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Flix on Radio One

Last week we had the guys over from Radio One to discuss the new tax break announcement for the UK Gaming industry, and its impact on how we make games in the UK.

We showed Jonathan @blakeyblogs around the studio, and gave them a run-down on Eden Star, where the team came from, and where we’re going with the game. Understanding how we work, and how passionate we are about the project, it gave some context to our opinions of the tax breaks and how they could help out both Indie teams and larger studios in the UK.

It’s great to hear from the likes of Paul Bray from Team 17 and to see Joe Twist from Ukie being recognised for her effort in getting the tax breaks pushed through.

Check out the full article by clicking below!

BBC Newsbeat: Tax breaks bring ‘new era’ for the UK gaming industry


As we like to share the info we know, here’s a basic overview of what the implications to the UK games industry are:


– Games that qualify will get a 25% tax credit on most of their production budget. This will normally work out to companies getting back about 20% of the cost to create the game.

– To qualify, a game has to pass the ‘Cultural Test’, to show that it contributes to British or European culture. Games have to get 16 out of a possible 31 points, in four areas: the content of the game (story, characters, underlying material etc); the cultural contribution (how it reflects UK heritage, diversity etc); where it was made; and the nationality of the people who made it.

-The relief can be claimed on expenditure from 1 April this year. However, the formal legislation still has to be passed now that European approval has been given, so companies will not be able to receive the money until later this year – likely August or September.

– If the game makes a profit, the relief can be used to reduce the profit that is reported, meaning that the company pays less corporation tax. If the game makes a loss, this loss can be ‘surrendered’ for a direct credit (payment) from HMRC. In both cases, the value of the relief or credit will work out to a maximum of around 20% of the game’s total budget.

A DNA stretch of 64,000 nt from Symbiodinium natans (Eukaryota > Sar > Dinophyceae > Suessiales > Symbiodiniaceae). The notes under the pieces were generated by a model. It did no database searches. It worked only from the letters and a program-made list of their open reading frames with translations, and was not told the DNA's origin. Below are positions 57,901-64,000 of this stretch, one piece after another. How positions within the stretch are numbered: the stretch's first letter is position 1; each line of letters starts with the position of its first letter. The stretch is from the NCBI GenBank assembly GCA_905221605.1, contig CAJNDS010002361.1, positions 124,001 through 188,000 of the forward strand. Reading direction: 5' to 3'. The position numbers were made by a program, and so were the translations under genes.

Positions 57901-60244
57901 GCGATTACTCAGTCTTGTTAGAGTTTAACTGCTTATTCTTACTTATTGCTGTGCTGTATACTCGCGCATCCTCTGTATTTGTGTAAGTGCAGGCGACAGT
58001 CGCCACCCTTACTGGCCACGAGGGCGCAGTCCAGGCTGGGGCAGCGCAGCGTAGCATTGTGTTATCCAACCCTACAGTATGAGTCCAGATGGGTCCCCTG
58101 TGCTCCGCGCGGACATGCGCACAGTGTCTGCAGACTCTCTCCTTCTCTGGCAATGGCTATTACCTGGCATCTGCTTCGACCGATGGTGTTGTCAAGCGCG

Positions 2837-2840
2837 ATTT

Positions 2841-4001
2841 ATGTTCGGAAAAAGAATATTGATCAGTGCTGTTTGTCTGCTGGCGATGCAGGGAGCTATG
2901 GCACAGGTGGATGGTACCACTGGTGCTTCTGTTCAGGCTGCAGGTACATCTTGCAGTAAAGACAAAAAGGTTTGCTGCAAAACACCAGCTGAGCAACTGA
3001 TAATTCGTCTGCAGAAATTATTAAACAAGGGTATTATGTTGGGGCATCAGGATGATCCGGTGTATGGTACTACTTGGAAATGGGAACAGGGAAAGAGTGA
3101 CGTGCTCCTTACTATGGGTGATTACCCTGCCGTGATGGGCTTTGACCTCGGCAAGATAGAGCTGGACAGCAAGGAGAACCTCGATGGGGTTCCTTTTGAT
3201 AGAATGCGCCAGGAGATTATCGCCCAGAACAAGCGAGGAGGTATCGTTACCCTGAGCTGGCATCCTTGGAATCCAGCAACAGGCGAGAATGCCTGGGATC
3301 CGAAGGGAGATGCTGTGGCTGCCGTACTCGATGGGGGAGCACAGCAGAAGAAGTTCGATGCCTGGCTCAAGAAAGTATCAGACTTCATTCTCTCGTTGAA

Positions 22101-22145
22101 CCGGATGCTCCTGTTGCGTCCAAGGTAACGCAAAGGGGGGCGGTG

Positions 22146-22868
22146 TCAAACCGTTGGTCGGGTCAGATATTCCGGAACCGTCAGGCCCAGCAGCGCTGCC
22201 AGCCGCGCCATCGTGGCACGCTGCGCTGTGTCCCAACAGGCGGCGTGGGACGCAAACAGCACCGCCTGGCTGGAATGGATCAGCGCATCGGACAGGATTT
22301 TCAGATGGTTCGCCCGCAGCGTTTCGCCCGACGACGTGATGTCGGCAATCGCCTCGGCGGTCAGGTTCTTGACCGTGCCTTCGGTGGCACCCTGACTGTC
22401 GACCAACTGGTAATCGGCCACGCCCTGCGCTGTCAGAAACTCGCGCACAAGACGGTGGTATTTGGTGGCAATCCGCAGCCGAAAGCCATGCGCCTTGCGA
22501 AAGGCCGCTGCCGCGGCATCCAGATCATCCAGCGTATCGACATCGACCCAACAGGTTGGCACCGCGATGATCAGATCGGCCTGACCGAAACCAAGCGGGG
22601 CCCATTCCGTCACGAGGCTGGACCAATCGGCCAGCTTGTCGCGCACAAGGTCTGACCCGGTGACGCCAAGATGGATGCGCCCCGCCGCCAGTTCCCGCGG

– The relief is available to games of all types and sizes: there are no minimum or maximum budget limits, and it has been designed to be able to support games that continue to be developed after their initial release.




– The Treasury have estimated that the relief will provide about £35 million of support to the industry per year once it is fully in place, but this is NOT a cap on the amount they are willing to spend.

– Our friends at TIGA have estimated this will incentivise £188 million additional investment by games companies in the first five years.

– The tax relief will serve two important goals. Firstly, it makes the UK a far more attractive location for inward investment by large multinational publishers, allowing us to compete fairly with Canada and other countries that offer their own reliefs. However just as importantly, it will provide direct help to indies, meaning that with the right institutional support we have the potential to create a new golden age of independent development, in all different parts of the country.

– The UK’s existing heritage of games development, our incredible collection of talented developers, and the appealing business environment more broadly mean that we have the potential to become the world leaders in games development, thanks to this tax relief putting us on a level playing field.


Ukie have been instrumental in pushing through the tax breaks for the UK industry. Find out how Ukie have helped at the link below:

Ukie homepage


Ukie have fought hard for the introduction of Games Tax Relief since their formation in 2011. Their CEO Jo Twist, Chair Andy Payne and Vice Chair Ian Livingstone all played a fundamental role in getting tax breaks back on the agenda after the coalition government’s initial opposition.

However, this has only happened because of a united effort by the industry as a whole, and latterly in partnership with UK government. They have worked closely with TIGA and hundreds of companies across the UK to make sure that the tax breaks are designed in a way that reflects how games companies work and will be easy to use.


Thanks for reading, and we’ll be back soon with more news!